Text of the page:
Showsight Presents The Bloodhound

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them around the ring. Those folks don’t realize that a loose-lead breed like the Bloodhound does not look good going fast. SP: Bloodhounds are not an easy breed to show. Young dogs especially have a mind of their own and are often not sufficiently trained for the show ring. In order to fairly and objectively evaluate entries, it’s important to be able to clearly see down-and-back and side gait. Also, handlers often move their dogs too fast; Bloodhounds are not built for speed, but for endurance, and I prefer to see them gaited at an easy, relaxed trot—not racing around the ring like a sporting breed! JW: Advice especially for new Bloodhound judges and new Bloodhound handlers: 1) For reemphasis sake, the standard does NOT say, “the bigger the better”. It adds “provided character and quality are also combined”. Same applies to weight. 2) Although loose skin is one of the hallmarks of the breed, this is not a loose skin/wrinkle contest and keep in mind this is normally more prevalent on the dog than the bitch. 3) If an entry tends to insist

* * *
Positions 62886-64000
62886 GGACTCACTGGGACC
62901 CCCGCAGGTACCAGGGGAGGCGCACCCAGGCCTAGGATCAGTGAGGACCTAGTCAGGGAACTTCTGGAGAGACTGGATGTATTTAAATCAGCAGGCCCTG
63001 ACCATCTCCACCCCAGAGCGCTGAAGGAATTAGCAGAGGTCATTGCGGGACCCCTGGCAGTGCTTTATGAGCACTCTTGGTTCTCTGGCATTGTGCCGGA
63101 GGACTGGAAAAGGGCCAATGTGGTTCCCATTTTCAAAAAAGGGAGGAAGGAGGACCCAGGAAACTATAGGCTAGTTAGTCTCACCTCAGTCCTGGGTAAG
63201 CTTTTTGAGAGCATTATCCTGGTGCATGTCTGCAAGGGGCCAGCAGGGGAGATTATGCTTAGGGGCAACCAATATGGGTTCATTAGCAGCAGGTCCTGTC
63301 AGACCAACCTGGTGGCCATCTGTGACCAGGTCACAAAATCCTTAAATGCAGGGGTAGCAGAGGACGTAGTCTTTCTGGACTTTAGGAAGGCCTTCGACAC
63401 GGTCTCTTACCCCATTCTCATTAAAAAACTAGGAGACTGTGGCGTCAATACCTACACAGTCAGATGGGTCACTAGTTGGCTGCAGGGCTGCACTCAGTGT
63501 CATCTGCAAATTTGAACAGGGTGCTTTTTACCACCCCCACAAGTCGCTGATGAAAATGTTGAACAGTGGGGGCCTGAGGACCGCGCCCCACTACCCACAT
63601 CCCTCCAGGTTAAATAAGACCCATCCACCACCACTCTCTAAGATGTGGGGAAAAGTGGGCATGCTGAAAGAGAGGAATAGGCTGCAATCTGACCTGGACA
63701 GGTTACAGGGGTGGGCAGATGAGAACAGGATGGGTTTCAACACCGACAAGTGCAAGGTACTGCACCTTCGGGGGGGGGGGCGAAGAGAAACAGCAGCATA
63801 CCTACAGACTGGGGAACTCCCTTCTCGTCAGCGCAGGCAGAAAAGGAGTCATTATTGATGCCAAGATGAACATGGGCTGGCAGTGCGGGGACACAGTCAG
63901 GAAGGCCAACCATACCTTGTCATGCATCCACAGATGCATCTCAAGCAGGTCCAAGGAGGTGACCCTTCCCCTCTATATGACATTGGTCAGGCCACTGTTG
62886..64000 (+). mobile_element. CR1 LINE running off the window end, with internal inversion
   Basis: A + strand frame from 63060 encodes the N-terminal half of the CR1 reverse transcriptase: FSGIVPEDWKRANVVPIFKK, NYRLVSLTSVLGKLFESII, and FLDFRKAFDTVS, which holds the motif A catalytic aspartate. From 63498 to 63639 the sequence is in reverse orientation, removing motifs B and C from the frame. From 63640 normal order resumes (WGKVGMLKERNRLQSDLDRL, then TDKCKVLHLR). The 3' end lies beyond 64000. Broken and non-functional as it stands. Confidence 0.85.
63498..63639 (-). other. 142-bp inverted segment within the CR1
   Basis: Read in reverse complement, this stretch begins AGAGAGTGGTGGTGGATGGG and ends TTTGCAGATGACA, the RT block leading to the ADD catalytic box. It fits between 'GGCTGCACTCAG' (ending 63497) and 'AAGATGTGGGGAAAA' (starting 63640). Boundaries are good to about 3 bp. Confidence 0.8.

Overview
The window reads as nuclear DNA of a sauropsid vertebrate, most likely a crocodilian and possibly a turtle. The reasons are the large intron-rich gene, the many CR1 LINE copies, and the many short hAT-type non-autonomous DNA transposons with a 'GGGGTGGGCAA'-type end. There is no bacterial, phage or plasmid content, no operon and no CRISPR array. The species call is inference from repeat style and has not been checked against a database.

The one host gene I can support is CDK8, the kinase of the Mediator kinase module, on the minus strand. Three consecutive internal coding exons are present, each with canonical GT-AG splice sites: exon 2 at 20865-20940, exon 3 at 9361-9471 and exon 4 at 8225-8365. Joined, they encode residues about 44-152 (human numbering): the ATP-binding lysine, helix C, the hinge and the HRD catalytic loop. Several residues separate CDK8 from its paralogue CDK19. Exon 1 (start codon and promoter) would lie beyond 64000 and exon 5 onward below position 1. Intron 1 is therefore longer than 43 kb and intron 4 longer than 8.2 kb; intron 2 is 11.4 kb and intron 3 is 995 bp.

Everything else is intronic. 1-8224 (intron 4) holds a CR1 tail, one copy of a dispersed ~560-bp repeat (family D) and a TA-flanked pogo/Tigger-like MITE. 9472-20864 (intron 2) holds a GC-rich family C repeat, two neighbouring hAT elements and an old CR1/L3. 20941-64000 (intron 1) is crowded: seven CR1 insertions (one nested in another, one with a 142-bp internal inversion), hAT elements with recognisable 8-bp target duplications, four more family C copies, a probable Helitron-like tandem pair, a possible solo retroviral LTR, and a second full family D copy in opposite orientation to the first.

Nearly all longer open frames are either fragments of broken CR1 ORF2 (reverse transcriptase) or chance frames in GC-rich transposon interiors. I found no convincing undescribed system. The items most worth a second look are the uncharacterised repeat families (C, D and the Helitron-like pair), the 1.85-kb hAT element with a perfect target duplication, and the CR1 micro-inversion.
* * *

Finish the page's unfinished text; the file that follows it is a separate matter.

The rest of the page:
on dropping its head toward the ground it is exhibit- ing its instinct of being able to track and should not be penalized for doing so. Also, for new handlers it presents a better picture to the judge to see an exhibit with a lowered head than to see a handler going around the ring continually jerking on the lead in order to raise the head. 4) New judges: this is not the easiest breed to exhibit... be understanding. 4. Anything else you’d like to add? CM: This breed is a well-kept secret. They are not for every- body, but those of us who have let them into our hearts are immensely richer for it. JW: I want to commend the Bloodhound breeders for pre- serving the original purpose of the breed: tracking. This has remained instinctive with the breed over the years. Unfortunately, many breeds cannot claim this. 5. And, for a bit of humor: What’s the funniest thing you’ve ever experienced at a dog show? CM: Of course, it was the flying goober, about 8 inches long and thick like a slug, tumbling through the air and land- ing on the back of the unsuspecting judge’s “big hair”, then laying there to fascinate a ring full of exhibitors. We dared not look at each other! JW: Funniest as seen in the ring… several years ago I had an exhibitor (forgotten the breed) that was a true outdoors- man. He had pans and other items strapped to his Daniel Boone outfit. He made a lot of noise (clanking, etc.) when moving his dogs. Funny as it was, I was told afterwards this was the true outdoorsman. The audience certainly enjoyed it. “THIS BREED IS A WELL-KEPT SECRET. They Are noT for everyBody, BuT Those of us who hAve leT Them InTo our heArTs Are Immensely rIcher for IT.”


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